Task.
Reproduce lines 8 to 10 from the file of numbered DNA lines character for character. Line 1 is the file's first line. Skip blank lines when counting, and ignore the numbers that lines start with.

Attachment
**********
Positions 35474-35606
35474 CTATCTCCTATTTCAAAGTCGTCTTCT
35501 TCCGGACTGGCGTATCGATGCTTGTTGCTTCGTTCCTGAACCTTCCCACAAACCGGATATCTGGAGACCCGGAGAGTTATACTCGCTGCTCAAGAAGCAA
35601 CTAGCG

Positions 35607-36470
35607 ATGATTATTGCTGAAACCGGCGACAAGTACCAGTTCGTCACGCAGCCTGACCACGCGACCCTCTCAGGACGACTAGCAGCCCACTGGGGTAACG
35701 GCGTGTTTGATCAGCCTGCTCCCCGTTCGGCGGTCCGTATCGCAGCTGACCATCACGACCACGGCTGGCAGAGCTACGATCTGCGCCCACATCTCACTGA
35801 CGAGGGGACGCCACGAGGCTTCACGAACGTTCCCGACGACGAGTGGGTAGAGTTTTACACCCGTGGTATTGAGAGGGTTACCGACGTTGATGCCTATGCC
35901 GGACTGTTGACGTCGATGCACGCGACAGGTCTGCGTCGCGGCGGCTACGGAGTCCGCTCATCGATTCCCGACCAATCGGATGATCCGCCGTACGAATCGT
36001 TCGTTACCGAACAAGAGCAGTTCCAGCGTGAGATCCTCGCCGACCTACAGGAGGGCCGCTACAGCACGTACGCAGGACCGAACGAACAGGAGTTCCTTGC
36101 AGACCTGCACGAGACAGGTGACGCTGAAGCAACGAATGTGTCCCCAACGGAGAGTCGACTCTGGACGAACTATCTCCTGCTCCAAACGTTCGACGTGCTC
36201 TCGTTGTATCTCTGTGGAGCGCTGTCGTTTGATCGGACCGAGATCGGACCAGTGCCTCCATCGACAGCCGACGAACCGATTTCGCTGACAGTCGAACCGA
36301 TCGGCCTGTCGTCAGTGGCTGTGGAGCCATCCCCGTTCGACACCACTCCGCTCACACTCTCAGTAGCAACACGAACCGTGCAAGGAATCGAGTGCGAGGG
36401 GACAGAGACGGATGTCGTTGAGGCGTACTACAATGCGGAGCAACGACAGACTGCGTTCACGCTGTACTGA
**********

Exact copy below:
35801 CGAGGGGACGCCACGAGGCTTCACGAACGTTCCCGACGACGAGTGGGTAGAGTTTTACACCCGTGGTATTGAGAGGGTTACCGACGTTGATGCCTATGCC
35901 GGACTGTTGACGTCGATGCACGCGACAGGTCTGCGTCGCGGCGGCTACGGAGTCCGCTCATCGATTCCCGACCAATCGGATGATCCGCCGTACGAATCGT
36001 TCGTTACCGAACAAGAGCAGTTCCAGCGTGAGATCCTCGCCGACCTACAGGAGGGCCGCTACAGCACGTACGCAGGACCGAACGAACAGGAGTTCCTTGC